Hallin, C.; Almström, B.; Larson, M., and Hanson, H., 2019. Longshore transport variability of beach face grain size: Implications for dune evolution. Journal of Coastal Research, 35(4), 751–764. Coconut Creek (Florida), ISSN 0749-0208.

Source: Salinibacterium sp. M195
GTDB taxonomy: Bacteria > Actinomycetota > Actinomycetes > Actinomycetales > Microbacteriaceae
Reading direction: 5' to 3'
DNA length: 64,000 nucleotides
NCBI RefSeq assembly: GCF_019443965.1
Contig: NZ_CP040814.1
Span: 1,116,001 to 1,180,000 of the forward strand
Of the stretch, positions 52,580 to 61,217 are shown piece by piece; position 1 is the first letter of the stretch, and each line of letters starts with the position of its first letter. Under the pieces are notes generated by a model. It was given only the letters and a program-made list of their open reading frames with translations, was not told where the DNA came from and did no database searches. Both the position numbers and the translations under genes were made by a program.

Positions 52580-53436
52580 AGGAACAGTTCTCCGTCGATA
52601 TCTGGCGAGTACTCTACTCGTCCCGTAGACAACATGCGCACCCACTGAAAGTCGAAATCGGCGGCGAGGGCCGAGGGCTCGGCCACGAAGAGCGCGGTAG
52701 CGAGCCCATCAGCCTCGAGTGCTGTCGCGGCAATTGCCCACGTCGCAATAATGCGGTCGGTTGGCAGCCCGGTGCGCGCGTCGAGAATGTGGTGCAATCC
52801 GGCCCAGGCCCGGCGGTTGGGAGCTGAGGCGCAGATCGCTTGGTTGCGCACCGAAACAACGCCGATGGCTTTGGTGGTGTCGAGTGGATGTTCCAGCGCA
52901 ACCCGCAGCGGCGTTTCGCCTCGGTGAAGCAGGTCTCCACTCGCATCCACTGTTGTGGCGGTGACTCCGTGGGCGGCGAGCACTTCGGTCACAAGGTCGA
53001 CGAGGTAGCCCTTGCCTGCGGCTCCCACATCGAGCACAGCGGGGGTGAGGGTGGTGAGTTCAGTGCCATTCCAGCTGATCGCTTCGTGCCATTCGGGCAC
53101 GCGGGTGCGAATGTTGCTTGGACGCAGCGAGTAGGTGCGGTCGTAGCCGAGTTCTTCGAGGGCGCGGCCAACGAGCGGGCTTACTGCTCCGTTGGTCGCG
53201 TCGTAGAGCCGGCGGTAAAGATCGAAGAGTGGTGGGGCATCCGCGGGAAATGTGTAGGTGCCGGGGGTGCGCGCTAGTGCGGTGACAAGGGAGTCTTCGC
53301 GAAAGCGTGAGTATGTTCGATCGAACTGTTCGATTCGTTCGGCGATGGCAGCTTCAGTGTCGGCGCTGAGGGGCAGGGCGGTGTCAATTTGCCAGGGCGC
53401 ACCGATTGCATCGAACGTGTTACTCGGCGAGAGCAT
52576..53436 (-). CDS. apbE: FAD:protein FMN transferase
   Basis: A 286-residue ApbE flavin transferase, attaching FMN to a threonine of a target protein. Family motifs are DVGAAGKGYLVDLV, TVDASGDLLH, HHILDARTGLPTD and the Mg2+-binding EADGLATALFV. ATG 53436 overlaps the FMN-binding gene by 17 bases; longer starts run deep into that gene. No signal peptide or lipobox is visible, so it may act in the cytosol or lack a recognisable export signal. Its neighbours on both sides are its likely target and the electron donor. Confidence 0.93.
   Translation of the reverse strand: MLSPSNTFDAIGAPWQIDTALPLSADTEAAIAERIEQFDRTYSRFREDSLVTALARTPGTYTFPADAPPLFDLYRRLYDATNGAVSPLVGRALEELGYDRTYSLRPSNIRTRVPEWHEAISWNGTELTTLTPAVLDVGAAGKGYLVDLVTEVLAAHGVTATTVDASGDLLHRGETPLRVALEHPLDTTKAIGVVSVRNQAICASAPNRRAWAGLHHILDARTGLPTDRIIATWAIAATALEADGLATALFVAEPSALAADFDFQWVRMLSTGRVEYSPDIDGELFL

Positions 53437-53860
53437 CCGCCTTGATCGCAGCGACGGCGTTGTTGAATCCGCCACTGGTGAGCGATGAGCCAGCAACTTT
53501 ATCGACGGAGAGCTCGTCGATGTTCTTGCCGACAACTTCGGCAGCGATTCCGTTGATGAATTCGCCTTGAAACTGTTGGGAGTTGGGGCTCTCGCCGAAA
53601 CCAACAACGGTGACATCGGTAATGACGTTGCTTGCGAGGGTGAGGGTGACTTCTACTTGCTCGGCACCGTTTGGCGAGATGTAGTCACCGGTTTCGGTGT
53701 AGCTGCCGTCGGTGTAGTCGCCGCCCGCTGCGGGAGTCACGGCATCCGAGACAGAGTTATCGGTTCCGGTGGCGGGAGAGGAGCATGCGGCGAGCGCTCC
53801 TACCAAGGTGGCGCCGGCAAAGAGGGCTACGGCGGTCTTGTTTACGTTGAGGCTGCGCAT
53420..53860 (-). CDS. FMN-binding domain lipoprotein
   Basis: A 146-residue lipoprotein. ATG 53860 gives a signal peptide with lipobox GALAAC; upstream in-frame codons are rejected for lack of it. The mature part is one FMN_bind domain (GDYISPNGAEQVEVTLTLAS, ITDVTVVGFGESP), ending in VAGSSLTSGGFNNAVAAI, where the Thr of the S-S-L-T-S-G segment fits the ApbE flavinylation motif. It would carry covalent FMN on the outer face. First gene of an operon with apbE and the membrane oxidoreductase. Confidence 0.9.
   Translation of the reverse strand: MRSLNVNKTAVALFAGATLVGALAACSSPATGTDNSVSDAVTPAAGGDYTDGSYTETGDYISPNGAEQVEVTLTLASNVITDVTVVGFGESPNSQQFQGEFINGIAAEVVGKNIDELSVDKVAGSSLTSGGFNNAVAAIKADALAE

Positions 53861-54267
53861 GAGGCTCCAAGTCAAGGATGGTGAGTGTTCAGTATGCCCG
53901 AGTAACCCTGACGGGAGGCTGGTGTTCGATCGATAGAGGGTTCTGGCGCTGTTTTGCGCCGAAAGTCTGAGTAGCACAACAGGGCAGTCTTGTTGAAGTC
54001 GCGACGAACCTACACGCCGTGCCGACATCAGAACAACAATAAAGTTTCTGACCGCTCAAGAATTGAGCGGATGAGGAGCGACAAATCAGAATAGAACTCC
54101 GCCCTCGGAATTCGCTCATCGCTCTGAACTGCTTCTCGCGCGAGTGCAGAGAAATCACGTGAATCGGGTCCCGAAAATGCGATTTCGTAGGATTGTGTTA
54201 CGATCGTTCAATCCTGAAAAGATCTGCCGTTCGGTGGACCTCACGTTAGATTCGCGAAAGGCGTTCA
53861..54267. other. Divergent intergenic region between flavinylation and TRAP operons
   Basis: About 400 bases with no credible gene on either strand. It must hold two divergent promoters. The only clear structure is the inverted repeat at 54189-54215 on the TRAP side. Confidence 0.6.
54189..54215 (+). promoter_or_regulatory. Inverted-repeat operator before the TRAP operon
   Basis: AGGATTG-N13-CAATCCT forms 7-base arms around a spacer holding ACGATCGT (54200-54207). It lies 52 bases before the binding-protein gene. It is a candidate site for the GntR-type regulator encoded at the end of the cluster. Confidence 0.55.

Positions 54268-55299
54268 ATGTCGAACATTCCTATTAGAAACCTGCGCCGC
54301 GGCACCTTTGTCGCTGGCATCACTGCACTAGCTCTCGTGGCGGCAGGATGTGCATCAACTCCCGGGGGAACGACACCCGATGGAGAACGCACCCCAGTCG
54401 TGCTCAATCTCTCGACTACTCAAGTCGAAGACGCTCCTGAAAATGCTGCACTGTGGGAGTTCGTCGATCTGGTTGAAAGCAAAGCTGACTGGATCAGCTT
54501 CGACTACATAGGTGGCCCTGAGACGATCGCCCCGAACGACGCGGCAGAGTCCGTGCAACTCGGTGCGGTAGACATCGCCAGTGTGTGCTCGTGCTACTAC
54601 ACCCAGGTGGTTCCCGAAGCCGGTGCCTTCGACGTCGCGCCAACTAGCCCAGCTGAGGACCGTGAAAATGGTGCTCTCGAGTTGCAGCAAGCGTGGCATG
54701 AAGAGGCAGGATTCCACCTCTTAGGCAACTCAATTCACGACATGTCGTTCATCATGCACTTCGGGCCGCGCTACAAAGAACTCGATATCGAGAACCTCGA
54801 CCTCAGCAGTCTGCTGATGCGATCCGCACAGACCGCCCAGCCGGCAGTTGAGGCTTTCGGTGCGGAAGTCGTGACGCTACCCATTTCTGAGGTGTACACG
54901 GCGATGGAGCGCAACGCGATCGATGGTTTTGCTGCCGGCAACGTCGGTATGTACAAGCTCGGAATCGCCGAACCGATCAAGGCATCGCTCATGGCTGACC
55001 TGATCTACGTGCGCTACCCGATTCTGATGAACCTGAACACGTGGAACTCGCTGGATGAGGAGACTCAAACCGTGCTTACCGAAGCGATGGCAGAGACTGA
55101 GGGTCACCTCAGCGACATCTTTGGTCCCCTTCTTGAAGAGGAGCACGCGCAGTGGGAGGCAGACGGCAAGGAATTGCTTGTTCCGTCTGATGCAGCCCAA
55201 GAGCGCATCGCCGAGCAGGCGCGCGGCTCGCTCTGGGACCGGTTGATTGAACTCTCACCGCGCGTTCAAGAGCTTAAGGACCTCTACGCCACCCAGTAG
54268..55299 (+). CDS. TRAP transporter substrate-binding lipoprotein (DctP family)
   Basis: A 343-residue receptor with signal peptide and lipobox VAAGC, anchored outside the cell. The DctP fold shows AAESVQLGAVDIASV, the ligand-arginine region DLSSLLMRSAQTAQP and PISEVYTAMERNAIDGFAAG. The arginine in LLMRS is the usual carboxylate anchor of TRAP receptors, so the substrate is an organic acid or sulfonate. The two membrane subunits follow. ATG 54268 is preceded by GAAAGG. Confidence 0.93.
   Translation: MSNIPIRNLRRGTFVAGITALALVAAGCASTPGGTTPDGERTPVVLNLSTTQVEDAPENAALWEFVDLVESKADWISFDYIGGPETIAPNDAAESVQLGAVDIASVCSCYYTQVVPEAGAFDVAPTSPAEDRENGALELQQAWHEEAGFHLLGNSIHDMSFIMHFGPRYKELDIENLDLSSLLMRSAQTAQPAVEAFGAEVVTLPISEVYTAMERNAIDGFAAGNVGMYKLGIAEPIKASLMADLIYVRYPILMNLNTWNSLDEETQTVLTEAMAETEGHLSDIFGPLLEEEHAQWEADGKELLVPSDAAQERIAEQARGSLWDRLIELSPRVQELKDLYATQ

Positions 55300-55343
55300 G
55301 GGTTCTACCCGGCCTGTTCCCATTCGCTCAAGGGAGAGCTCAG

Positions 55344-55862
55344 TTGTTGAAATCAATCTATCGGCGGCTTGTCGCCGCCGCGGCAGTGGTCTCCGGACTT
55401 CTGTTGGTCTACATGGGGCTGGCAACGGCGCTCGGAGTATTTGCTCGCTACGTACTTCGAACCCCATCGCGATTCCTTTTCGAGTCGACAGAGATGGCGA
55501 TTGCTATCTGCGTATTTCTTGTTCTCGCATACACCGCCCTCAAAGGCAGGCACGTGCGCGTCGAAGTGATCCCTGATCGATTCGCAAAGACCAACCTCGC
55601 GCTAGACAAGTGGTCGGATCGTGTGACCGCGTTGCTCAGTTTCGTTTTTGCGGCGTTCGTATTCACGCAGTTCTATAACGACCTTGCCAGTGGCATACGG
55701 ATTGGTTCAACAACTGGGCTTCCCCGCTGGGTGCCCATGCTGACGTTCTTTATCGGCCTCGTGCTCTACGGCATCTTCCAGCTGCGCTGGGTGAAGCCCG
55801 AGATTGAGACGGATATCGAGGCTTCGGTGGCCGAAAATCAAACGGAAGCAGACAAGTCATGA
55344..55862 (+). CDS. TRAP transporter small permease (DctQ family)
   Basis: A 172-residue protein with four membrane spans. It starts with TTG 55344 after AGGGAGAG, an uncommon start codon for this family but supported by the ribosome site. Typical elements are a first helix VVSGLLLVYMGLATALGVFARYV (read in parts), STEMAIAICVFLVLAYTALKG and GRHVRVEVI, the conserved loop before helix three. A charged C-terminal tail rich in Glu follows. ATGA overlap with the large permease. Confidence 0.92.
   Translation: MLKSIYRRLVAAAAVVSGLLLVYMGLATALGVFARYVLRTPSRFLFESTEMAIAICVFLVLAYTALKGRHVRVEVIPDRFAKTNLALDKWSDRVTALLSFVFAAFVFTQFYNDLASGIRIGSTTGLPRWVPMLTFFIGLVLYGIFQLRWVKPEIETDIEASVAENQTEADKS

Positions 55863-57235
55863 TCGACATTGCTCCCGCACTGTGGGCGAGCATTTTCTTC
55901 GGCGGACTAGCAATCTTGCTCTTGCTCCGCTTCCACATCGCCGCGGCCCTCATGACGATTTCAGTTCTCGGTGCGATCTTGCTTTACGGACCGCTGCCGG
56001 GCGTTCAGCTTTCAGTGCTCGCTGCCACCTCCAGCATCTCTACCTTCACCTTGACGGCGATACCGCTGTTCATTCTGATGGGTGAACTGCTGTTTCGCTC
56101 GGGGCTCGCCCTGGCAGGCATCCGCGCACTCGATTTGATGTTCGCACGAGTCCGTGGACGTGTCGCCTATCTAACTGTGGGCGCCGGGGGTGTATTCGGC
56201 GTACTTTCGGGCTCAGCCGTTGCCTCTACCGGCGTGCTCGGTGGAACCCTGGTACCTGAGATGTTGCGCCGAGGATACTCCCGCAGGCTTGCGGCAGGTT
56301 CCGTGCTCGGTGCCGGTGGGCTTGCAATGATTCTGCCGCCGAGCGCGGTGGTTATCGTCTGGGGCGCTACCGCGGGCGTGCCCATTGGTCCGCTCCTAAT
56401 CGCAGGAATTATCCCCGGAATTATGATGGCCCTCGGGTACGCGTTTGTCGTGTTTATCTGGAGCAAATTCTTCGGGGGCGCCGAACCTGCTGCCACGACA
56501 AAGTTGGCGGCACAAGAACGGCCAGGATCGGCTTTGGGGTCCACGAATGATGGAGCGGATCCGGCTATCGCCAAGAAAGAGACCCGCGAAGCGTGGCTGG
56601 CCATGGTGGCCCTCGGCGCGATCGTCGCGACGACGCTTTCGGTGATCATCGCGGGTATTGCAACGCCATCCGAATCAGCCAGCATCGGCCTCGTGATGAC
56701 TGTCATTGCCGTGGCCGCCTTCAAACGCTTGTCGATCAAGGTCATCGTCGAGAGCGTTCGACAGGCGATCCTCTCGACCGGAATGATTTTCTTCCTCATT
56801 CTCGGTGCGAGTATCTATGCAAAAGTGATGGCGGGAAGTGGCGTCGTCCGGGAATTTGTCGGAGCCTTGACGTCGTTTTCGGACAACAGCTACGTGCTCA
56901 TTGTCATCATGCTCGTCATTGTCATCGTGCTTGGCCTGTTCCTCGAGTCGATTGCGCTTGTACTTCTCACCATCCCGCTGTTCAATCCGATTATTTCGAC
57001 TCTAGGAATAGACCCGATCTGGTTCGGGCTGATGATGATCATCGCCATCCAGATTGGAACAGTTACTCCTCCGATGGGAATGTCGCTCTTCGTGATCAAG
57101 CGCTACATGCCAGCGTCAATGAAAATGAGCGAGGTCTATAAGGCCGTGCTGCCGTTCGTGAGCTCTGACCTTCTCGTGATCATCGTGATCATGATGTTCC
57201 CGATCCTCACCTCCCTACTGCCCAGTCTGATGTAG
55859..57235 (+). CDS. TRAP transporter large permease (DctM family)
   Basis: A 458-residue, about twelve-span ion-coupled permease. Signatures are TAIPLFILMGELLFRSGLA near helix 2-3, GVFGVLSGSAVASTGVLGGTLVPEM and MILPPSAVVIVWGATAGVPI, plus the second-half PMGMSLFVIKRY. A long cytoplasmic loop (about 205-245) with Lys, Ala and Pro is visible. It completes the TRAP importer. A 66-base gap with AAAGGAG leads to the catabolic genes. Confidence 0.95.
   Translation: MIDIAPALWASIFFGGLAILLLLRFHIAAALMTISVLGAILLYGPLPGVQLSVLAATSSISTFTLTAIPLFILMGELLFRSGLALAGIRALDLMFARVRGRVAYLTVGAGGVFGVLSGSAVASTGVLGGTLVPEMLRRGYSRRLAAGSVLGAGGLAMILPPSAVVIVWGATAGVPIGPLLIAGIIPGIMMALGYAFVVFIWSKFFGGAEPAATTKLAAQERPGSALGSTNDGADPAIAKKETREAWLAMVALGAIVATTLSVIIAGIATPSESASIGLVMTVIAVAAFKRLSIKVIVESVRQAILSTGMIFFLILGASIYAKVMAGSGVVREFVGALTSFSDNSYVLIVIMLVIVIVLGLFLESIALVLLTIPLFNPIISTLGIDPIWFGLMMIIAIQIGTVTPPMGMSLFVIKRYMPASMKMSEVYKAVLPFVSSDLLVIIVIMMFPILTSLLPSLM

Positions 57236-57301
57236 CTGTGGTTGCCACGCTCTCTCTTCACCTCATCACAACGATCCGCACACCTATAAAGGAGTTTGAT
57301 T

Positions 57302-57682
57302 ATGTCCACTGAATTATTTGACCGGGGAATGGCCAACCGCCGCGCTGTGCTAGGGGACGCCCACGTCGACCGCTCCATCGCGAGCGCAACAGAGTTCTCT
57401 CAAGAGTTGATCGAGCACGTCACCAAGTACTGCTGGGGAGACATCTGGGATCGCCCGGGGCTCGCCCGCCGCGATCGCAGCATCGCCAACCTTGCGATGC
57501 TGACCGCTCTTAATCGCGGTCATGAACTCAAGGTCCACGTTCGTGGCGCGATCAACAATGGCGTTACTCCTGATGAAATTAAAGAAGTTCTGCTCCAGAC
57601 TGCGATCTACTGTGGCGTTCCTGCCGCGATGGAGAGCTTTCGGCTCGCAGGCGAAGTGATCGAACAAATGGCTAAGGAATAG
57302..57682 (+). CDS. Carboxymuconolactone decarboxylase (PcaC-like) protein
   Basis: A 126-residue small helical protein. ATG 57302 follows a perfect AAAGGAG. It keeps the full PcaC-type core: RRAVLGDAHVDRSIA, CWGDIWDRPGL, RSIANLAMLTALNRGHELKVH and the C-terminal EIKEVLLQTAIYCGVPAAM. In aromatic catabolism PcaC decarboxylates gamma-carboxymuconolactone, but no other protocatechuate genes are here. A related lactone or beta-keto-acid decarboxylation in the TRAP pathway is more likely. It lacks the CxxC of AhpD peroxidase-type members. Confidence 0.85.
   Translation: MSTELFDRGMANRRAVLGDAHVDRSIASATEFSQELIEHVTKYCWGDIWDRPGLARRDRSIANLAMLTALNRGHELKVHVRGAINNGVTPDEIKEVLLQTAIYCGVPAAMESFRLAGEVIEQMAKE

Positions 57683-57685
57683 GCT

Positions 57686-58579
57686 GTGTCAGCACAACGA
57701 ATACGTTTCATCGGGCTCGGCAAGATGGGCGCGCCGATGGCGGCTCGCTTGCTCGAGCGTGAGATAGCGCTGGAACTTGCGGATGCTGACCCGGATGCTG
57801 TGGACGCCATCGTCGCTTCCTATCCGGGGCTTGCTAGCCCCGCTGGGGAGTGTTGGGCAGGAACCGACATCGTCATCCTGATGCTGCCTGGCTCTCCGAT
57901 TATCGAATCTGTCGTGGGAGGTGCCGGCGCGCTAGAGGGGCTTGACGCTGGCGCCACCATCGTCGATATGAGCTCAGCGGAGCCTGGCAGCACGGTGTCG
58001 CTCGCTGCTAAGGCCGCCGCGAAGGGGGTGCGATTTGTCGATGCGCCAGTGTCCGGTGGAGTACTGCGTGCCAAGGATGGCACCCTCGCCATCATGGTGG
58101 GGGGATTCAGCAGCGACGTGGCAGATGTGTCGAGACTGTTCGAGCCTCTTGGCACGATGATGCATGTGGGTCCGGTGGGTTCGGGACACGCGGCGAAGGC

This study investigates grain-size sorting through longshore transport processes and how it influences dune evolution. The analysis is based on a data set of 58 sediment samples distributed alongshore over a 6.5-km-long sandy beach in Ängelholm, Sweden. Grain size differs significantly from north to south, where median grain size varies from about 0.4–0.15 mm. The long-term coastal evolution is derived from shoreline change analysis of a series of aerial photos from the 1940s until today and from longshore sediment transport rates calculated on the basis of wave data simulated by the SWAN wave model employed in the Coastal Engineering Research Center (CERC) formula. The results show an almost unidirectional longshore transport from north to south; the beach is eroding in the northern part and accreting in the southern part. The McLaren model, a grain size–based model to predict transport direction, was tested against the grain size data. The test indicated transport in the opposite direction. This result supports previous studies suggesting that the McLaren model has limited applicability for sandy beaches with a dominant longshore transport. The sediment samples were collected at the mid–beach face position in an area where sediment is supplied to the beach during accreting conditions. Sediment in the appropriate grain size to build dunes—at this beach, 0.2–0.3 mm—was found in the parts of the beach where the dunes are growing. In the eroding parts, the sediment was coarser, suggesting that the longshore transport influences the supply of sediment for aeolian transport. The gradients in longshore transport rate were also found to affect dune morphology; the dunes were higher in the eroding and stable parts of the beach and lower in the accreting parts.